The technology itself is well validated and proven at this point, but now businesses are figuring out which use cases can benefit from building and deploying ML. 

Dynamic, personalized landing pages on your website is one of the big opportunities. Taking a step back: ML enables you to tailor and continuously adapt content, recommendations, offers, and experiences to each individual… across your website and digital sales channels. The rationale behind this calculus is – put simply – that these individualized experiences convert customers significantly better than the alternative.

Letting machine learning run on your website to customize the user experience is a high leverage way to turn your hard-earned (and expensive!) web traffic into leads, form-fills, purchases, and loyal customers.

Taking a Look at Different Experiences for Different Website Visitors

Depending on what permutations of data is captured, each visitor will get personalized experiences for each impression and brand interaction – from website content and promotions, to lower-funnel touch points.

Starting with Interaction #1 – the initial webpage view on your site – and continuing through their website journey and booking experience on different pages, each visitor sees the most relevant recommendations and messaging. The same personalization can follow each person past their website experience and give them tailored content on emails, SMS, and any other touchpoint with your brand.


Dynamic experiences with ML

At Jarvis ML, we call this Dynamic Experiences. One anonymous visitor gets one experience, and the next visitor gets different recommendations, content, drop-down banners, or even a separate landing page entirely.

ML thrives in this environment because it isn’t explicitly programmed to follow rule-based logic; rather it’s given the data, analytical models, and infrastructure to make decisions on its own. And learn after every decision.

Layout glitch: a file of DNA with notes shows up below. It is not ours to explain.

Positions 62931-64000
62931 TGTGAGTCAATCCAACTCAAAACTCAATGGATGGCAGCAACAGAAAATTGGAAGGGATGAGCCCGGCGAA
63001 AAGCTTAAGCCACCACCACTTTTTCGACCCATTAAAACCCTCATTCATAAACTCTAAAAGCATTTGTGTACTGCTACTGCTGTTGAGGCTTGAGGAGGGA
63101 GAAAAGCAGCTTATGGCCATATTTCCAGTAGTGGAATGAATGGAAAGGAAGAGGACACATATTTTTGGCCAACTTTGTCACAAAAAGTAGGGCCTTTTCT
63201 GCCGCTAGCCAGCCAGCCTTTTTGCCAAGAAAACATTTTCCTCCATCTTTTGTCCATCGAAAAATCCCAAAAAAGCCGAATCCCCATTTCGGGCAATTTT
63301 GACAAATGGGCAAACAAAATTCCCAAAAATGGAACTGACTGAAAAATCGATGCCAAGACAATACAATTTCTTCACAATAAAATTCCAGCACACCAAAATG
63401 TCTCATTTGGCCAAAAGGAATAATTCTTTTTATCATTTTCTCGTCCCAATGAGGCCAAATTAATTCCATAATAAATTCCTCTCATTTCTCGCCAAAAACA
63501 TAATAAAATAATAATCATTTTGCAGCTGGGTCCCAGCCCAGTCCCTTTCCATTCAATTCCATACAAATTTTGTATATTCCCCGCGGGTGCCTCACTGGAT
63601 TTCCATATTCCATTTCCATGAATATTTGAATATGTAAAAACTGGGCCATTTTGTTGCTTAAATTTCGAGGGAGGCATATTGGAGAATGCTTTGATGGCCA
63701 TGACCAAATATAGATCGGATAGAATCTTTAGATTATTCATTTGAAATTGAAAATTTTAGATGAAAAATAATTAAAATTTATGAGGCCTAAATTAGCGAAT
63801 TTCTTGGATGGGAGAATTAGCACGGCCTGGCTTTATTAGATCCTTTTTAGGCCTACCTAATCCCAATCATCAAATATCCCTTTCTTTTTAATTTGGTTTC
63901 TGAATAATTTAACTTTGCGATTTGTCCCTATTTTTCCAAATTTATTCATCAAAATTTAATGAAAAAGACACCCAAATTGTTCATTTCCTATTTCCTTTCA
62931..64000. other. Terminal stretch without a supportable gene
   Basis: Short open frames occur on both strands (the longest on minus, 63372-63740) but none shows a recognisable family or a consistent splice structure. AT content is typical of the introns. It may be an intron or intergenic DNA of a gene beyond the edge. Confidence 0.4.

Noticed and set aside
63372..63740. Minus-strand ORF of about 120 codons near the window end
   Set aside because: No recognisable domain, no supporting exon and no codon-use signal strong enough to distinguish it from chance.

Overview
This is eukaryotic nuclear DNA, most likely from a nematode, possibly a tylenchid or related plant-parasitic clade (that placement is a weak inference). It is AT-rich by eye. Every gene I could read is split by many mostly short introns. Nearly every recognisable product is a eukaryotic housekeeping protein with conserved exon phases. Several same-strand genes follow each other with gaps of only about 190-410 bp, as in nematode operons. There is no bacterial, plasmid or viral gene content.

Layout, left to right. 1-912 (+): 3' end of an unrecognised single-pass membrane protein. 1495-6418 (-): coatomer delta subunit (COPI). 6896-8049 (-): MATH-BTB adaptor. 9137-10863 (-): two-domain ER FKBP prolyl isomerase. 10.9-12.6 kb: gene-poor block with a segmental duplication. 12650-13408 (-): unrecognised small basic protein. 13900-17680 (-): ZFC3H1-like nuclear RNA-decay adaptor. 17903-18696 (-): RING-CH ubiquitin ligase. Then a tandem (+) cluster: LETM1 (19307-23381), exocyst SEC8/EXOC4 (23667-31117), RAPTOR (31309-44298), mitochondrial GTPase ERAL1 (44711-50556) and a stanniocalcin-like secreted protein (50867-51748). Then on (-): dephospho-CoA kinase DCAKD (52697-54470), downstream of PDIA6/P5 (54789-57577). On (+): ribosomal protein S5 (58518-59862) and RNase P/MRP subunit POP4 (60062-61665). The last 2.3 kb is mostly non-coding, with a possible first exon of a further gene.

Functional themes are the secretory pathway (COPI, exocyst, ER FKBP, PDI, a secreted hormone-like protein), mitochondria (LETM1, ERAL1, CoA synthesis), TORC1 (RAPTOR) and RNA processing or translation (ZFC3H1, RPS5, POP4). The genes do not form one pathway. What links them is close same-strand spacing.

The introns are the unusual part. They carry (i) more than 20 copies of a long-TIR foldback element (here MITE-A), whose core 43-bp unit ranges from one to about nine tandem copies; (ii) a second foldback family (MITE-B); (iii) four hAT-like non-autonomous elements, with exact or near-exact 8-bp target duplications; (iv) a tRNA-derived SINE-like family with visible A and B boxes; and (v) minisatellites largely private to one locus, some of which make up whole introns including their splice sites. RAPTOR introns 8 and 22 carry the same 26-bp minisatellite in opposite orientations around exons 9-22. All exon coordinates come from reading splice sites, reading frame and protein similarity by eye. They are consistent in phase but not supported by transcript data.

One user may have come from a specific ad – which has certain content, creative design, keyword, source, device, location, referring site, and so forth. ML can understand the probabilities of different behaviors (that would be impossible for humans to do), run calculations in real time, and adjust on the fly to create a continuously evolving decision engine.

The result is an automated, data-driven personalization engine that will engage and delight your customers. You’ll be able to capture in-the-moment signals to instantly match a prospect with their purchase trajectory; then use that to adapt web page components to that specific anonymous user: product listing pages, hero banners, promotions and recommendations, calls-to-actions, and more.

Turning “at-bats” into “on-base” and runs

We like to refer to a new website visitor as an at-bat: you have an opportunity to take that experience of being pitched a new prospect and turning that into a win for your team. Improving your “batting average” translates directly to getting more of your website visitors on-base and across the home plate. 

Personalizing the experience for anonymous website visitors increases the conversion rate and the general effectiveness of your marketing funnel. You get fewer strike-outs and foul balls, and more singles, doubles, and home runs.

The takeaways 

With expensive and high-value traffic coming to your web page every day, you have an incredible opportunity to grow your business without having to make enormous changes across your business.

The traffic is there: you’ve already earned it, paid for it, and captured some attention. Now you just need to put some optimization efforts in place to keep those customers engaged, show them what they’re likely to enjoy, and convert them down your funnel.

The opportunity to use technologies to get more out of your anonymous web traffic is here. Other sellers and service providers are deploying ML online to show the most relevant information to the right users at the right time to turn that 90%+ of their anonymous and expensive traffic into more revenue and more loyal, repeat customers. It’s one of the most low-hanging and high-leverage opportunities available today.

Jarvis ML guides companies on how to best utilize their business data to grow revenue and solve their most important challenges.

Our advanced machine learning organizes all of your purchase, product, customer, and marketing data to draw meaningful connections and power on-the-spot decision making. You’ll be equipped to personalize your customer journey; calculate the highest-converting prices and products; and grow revenue predictably.

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Nick Budincich
Nick's objective in life is to create good, happy, fulfilling experiences and memories for himself and everyone he interacts with.